DIESEL FREIGHT PARADISE
Freight Diversions on the Allgäubahn
Germany - 29 September to 5 October 2014 - Report by Duncan Cotterill
A two-week closure of the Arlbergbahn, the only rail link between the Vorarlberg region of western Austria and the rest of the country, necessitated bus substitutions for most passengers and long diversions through German territory for freight and overnight passenger trains.
Most of the diverted trains ran via the Allgäubahn between München and Lindau, providing a rare opportunity to photograph long loco hauled trains on one of Germany's most scenic diesel worked routes. I visited the line from Monday 29 September to Saturday 4 October 2014.
The Allgäubahn has long been a favourite of mine. The line runs for 221 km from München to Lindau on the shores of the Bodensee via Buchloe, Kempten and Immenstadt. En-route it passes through a variety of attractive scenery and runs through the Alpine foothills between Immenstadt and Röthenbach. See my earlier reports for more details of the route.
These are shared between DB Regio, DB Fernverkehr and ALEX. Although the basic service pattern has hardly changed since my last visit in June 2013, there has been a further reduction in the number of trains worked by DB Regio class 218 diesels. The classic combination of red 218 on red push-pull stock is now largely restricted to the München – Füssen and München – Memmingen routes, with no workings west of Kempten apart from the summer Saturdays, Sundays and holidays bike train to Lindau. Between Kempten and Biessenhofen, junction of the line to Füssen, 218s now only work a couple of trains a day in the peak hours. The bike train, RE57392, was seen twice. On the Friday, a holiday, 218.469 had a seemingly dead 218.486 and train in tow and was running an hour late when seen east of Kempten. Others saw it later, west of Kempten, with a single loco and 75 minutes down. The following day 218.457 was in charge and the train was late again, delayed by problems with the preceding EC.
Most other DB Regio services are worked by class 612 DMUs. A pair of class 628 DMUs added some welcome variety on weekdays, working from Kempten to Röthenbach as RB57606, returning to Immenstadt ECS then covering RB57674 to Oberstdorf. A class 642 was also seen stabled at Oberstdorf on one occasion, the first of this type I've seen in the area for a few years.
EuroCity services between Zürich and München continue to run east of Lindau with pairs of Mühldorf based class 218s but only one of the four daily trains in each direction runs via Kempten. The other three take the faster but less scenic route via Memmingen. The morning westbound, IC196, produced 218.401, 418, 419, 423, 433 and 454 on various occasions, always double headed except once. On that occasion, 423 handled the train on its own and was 30 minutes down at Oberstaufen, presumably having dumped a failed partner somewhere en-route.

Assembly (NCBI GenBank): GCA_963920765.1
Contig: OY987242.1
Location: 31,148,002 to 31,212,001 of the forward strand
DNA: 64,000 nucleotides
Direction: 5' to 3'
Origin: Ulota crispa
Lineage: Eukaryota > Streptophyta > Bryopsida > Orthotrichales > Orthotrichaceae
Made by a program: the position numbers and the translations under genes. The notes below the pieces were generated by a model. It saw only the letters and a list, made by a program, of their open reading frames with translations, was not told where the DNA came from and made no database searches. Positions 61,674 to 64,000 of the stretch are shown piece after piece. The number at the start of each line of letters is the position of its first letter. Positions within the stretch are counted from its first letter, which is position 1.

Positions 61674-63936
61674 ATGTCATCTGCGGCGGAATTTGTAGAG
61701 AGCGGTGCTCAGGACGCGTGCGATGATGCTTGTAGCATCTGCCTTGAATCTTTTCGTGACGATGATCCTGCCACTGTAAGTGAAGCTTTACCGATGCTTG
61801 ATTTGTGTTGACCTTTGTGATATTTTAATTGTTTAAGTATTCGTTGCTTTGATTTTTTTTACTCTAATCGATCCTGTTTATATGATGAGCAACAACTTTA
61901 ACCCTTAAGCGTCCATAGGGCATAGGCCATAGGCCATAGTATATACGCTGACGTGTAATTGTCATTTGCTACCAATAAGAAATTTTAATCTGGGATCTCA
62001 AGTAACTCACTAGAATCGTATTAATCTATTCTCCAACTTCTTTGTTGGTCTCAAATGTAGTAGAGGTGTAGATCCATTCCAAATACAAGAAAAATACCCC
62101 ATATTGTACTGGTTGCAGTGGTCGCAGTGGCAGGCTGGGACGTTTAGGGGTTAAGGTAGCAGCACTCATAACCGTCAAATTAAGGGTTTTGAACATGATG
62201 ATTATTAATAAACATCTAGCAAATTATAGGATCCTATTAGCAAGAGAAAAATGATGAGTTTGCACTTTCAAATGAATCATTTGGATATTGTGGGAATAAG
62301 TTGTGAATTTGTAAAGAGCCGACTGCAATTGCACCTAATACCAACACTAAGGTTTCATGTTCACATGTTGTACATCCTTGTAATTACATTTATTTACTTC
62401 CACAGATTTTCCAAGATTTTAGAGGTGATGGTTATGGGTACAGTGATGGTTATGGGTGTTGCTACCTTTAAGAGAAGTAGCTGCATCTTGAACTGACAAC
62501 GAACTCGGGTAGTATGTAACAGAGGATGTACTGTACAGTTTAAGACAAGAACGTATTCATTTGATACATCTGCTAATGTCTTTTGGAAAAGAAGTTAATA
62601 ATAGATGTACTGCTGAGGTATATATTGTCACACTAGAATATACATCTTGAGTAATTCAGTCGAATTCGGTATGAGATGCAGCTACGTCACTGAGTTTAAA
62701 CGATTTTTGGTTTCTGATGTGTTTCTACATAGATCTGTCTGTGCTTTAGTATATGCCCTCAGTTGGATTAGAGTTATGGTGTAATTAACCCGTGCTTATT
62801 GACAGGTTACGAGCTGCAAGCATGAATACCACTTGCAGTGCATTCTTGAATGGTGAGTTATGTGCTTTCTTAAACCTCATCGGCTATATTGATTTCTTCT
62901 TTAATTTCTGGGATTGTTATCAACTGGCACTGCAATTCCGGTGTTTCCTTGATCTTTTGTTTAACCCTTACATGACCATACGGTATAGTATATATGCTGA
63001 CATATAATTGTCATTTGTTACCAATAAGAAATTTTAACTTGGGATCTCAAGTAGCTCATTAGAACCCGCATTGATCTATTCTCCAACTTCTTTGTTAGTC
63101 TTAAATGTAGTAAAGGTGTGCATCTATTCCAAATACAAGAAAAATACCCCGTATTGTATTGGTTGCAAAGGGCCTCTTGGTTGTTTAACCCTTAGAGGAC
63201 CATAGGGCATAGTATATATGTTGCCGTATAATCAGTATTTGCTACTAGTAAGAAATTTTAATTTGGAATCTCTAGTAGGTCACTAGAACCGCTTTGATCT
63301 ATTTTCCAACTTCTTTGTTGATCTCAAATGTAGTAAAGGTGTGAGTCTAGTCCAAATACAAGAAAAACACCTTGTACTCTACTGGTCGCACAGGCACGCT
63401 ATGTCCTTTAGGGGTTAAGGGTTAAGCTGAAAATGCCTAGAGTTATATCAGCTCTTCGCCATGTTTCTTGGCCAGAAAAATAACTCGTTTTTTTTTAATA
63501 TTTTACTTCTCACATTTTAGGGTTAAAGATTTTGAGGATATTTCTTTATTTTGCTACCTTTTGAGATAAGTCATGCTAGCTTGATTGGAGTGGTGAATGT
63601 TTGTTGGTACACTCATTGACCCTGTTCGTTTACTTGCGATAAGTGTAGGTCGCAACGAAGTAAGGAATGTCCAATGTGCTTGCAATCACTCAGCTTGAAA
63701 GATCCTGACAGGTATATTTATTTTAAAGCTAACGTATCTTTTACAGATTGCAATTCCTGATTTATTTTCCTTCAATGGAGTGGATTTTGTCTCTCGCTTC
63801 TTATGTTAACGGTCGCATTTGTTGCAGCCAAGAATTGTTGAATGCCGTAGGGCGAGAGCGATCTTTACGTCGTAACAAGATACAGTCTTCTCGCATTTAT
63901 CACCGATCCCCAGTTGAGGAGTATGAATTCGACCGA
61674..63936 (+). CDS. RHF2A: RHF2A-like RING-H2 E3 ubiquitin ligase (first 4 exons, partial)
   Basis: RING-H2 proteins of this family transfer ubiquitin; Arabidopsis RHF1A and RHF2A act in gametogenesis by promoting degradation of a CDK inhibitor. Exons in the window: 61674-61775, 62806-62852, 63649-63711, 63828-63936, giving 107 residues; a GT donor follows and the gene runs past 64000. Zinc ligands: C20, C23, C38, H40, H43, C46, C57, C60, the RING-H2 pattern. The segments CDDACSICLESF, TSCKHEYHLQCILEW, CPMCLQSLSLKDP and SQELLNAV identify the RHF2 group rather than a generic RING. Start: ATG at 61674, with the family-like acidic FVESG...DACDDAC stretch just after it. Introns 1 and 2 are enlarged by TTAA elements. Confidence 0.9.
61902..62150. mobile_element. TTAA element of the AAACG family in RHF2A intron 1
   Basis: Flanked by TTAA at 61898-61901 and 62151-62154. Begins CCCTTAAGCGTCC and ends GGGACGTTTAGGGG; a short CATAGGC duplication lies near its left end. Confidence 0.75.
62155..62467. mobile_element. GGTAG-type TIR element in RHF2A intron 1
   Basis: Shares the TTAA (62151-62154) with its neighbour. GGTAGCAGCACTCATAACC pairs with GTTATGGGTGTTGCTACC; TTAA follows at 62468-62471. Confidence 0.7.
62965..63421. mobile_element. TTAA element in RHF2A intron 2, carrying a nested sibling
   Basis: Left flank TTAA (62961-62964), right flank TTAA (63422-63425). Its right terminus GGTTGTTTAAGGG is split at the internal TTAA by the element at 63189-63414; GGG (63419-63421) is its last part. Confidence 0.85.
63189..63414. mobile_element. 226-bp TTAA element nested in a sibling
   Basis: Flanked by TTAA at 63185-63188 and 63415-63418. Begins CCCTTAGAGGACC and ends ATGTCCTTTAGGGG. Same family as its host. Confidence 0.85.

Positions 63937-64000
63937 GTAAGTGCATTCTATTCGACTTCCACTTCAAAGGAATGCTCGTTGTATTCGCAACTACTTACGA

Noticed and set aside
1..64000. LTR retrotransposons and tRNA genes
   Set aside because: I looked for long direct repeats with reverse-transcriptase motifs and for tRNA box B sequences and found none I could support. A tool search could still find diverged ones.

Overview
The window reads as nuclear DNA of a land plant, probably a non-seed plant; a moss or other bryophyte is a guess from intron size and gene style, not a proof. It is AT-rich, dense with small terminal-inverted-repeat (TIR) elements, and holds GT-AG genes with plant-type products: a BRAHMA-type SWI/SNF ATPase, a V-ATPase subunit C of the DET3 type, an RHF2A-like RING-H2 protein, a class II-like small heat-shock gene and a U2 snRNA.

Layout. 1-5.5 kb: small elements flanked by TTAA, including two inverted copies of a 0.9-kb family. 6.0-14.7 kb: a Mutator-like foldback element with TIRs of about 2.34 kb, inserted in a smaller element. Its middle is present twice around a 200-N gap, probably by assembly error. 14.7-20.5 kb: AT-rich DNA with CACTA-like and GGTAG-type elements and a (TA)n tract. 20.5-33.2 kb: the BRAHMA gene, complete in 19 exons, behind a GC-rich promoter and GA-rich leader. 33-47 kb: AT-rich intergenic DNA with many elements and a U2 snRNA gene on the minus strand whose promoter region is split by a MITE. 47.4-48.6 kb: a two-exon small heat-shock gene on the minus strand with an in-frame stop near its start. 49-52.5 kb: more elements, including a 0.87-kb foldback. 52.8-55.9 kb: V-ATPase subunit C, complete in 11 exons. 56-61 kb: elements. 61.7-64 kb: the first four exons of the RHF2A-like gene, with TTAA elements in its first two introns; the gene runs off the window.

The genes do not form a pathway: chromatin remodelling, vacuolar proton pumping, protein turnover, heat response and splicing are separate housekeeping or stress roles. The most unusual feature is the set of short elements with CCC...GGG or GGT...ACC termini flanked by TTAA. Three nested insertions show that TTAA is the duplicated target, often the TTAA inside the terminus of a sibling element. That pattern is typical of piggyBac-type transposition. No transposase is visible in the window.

An additional pair of weekend EuroCity workings that used to run intermittently have become regular this year, running to München on Friday afternoons and returning to Zürich on Sunday afternoons. These trains do run via Kempten and the Friday train, IC1291, was seen on 3 October, worked by a pair of Ulm 218s, 218.494 and 218.343.
InterCity services between Oberstdorf and northern Germany also continue as before with two trains leaving Oberstdorf every morning and returning during the afternoon and early evening. These services should still be hauled to Stuttgart and Augsburg respectively by Ulm based 218s, with double heading between Immenstadt and Stuttgart for IC2012 and IC2013. None of these trains was actually seen - I just wasn't in the right place at the right time.
ALEX continue to operate the 2-hourly fast trains between München and Immenstadt, where they divide, with one portion continuing to Lindau and the other to Oberstdorf. There seemed to be more two-coach ALEX trains west of Immenstadt than in recent years but there were also a handful of four coach workings and these weren’t on services that might be expected to be very busy either. The same four locos worked the Lindau trains all week ALEX's own 223.062 and 223.063 and hired Dispoloks 223.007 (in the original yellow and silver) and 223.013 (in black). The last time I saw 013 was on the Marschbahn in July. The Oberstdorf shuttles were seen only once, worked by ALEX's 223.069 in a variation to the usual livery without the yellow and white side stripes. With two Dispoloks on hire there no longer seems to be a need to bring in 2143s or infra liveried 218s to work the Oberstdorf branch.
Freight traffic on the Allgäubahn is usually very sparse east of Kempten and non-existent further west. The only regular working is a Mondays to Fridays pick-up goods from Buchloe to Kempten and back, worked by a class 294. I was never in the right place to see if this ran.
For the period of the diversions, one freight in each direction was scheduled to run via Memmingen with four eastbounds and five westbounds taking the Allgäubahn via Kempten, not all in daylight though. A normal weekday at the west end of the line would see a train each way in the early morning, a train each way late morning/lunchtime and a train each way mid/late afternoon. There were very few cancellations and most trains ran fairly close to right time on most days. There were some delays of up to two hours and one or two trains that ran up to 30 minutes early. The Allgäubahn west of Immenstadt can be fairly busy and the sections are up to 16km long, meaning that a gap of over 30 minutes is required to accommodate an additional train without delaying the following service. If a freight missed its path, it could sometimes be well over an hour before there was another slot. As usual, there were fewer trains on weekends and Mondays but as Friday 3 October was only a holiday in Germany, not in Austria or Switzerland, freights ran as normal. Saturday 4 October was very quiet with one eastbound not running at all and another running light engine.